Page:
For whom

This article is for business owners, marketers, SEO specialists, targetologists, system administrators, and other specialists whose ultimate goal is to increase business revenue from an existing website and minimize costs associated with the website's operation.

What is it about

In this article, we will talk about how the speed of a website affects various performance indicators, share valuable information that will not only help achieve changes in key metrics such as ROI, CPI, CPC but also reduce expenses related to supporting the website itself.

Why does nobody notice this problem

It seems strange: there are dozens of different specialties directly or indirectly related to the functioning and promotion of websites. Everyone knows about the importance of SEO, contextual advertising, SMM, content marketing, and so on. But nobody talks about the importance of website speed, there are no separate specialties dedicated to this task. Maybe it's not that important?

In fact, it is important. And very much so. It just so happened historically that the issue of website speed fell into a kind of gray area.

From the perspective of programmers and system administrators

Speed is only remembered when a site starts to painfully slow down (or stops working altogether). Essentially, this is a website's availability issue, not its speed. Once the site is up and running, it's forgotten about. If a project becomes popular and outgrows the initially chosen hosting plan, the site simply moves to a more powerful hosting. But this is a server capacity problem, not the speed of the website itself. So, techies don't deal with this issue. It's not their area of responsibility. It works — great. It doesn't work — we'll fix it.

From the perspective of marketers

They have their own affairs to attend to. Advertising campaigns, various social networks, content creation, and a bunch of other tasks consume all their free time. If the site works — what else is needed? If it doesn't work — let the programmers deal with it.

From the perspective of SEO optimizers

SEO specialists stand somewhat apart. No one knows exactly what they do. If there are results from their work — that's the main thing. And they don't meddle in other people's business too much. Of course, they can ask programmers to make some adjustments to the site if necessary for SEO. But they need it for SEO. Whether the site works fast or not — doesn't matter. The main thing is for the search engine robot to read everything correctly and evaluate it properly.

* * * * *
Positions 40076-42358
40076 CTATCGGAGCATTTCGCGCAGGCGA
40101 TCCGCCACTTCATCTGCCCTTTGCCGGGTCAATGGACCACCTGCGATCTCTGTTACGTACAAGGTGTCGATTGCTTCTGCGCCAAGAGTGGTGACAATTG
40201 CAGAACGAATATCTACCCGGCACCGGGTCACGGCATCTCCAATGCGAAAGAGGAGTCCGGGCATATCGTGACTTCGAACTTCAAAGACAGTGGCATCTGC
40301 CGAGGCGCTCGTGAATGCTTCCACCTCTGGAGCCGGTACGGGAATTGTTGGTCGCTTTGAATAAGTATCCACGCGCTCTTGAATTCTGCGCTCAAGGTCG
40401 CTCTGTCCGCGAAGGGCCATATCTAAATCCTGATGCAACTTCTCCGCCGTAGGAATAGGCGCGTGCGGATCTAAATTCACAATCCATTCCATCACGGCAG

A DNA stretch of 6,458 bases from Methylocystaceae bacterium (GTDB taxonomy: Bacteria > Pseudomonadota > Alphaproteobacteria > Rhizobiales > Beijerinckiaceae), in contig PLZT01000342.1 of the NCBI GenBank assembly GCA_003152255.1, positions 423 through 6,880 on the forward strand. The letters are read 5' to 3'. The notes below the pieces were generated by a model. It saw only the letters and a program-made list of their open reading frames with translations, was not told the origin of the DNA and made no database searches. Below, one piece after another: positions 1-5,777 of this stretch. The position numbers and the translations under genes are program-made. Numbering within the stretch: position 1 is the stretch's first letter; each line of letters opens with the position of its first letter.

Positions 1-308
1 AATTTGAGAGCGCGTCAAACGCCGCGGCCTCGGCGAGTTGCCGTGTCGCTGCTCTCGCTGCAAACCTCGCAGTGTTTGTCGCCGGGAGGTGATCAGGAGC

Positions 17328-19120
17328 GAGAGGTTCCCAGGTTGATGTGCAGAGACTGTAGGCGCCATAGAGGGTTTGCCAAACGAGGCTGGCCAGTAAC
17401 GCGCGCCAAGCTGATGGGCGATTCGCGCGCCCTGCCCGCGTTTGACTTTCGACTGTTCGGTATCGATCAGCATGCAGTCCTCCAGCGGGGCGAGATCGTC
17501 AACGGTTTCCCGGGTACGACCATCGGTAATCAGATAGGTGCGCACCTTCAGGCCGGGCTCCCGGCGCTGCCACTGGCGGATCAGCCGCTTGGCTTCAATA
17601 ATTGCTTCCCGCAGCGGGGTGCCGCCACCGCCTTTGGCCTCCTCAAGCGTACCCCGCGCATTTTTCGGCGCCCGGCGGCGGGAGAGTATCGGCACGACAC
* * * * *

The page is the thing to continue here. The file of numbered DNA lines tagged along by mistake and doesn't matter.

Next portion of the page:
So, it turns out that no one has time or interest to seriously address website speed. This issue simply falls out of sight of all team members.

Why a slow site is a big problem

To answer this question, let's look at what the speed of any website affects. And not just look, but analyze specific cases with facts and figures. Where do these data come from? From the Deloitte report, which was compiled based on the results of a comprehensive four-week analysis of 37 different world-class companies. BMW, Pfizer, eBay, and many other companies, less known to us, participated in the study. Over the course of the research, the number of user sessions exceeded 30 million. So, the data presented can be considered statistically reliable.

We strongly recommend that everyone whose activities are in any way related to selling products or services online thoroughly study this report. In the meantime, we will outline the main points from this report.

How website speed affects conversion rates

As expected, the results varied slightly for different business segments. The results showed that a change in loading speed by just 0.1 seconds led to an increase in conversion rates by 8% for retail sites, 10.1% for travel sites, and 3.6% for luxury segment sites.

It is important to note that improvements were observed at all stages of the sales funnel. Naturally, the funnels were different for different types of businesses. A 3.6% improvement for the luxury segment may not seem impressive. However, the number of product additions to the cart from the product information page increased by 40.1%. And this is all from an improvement of just 0.1 seconds!

The impact of website performance on average order value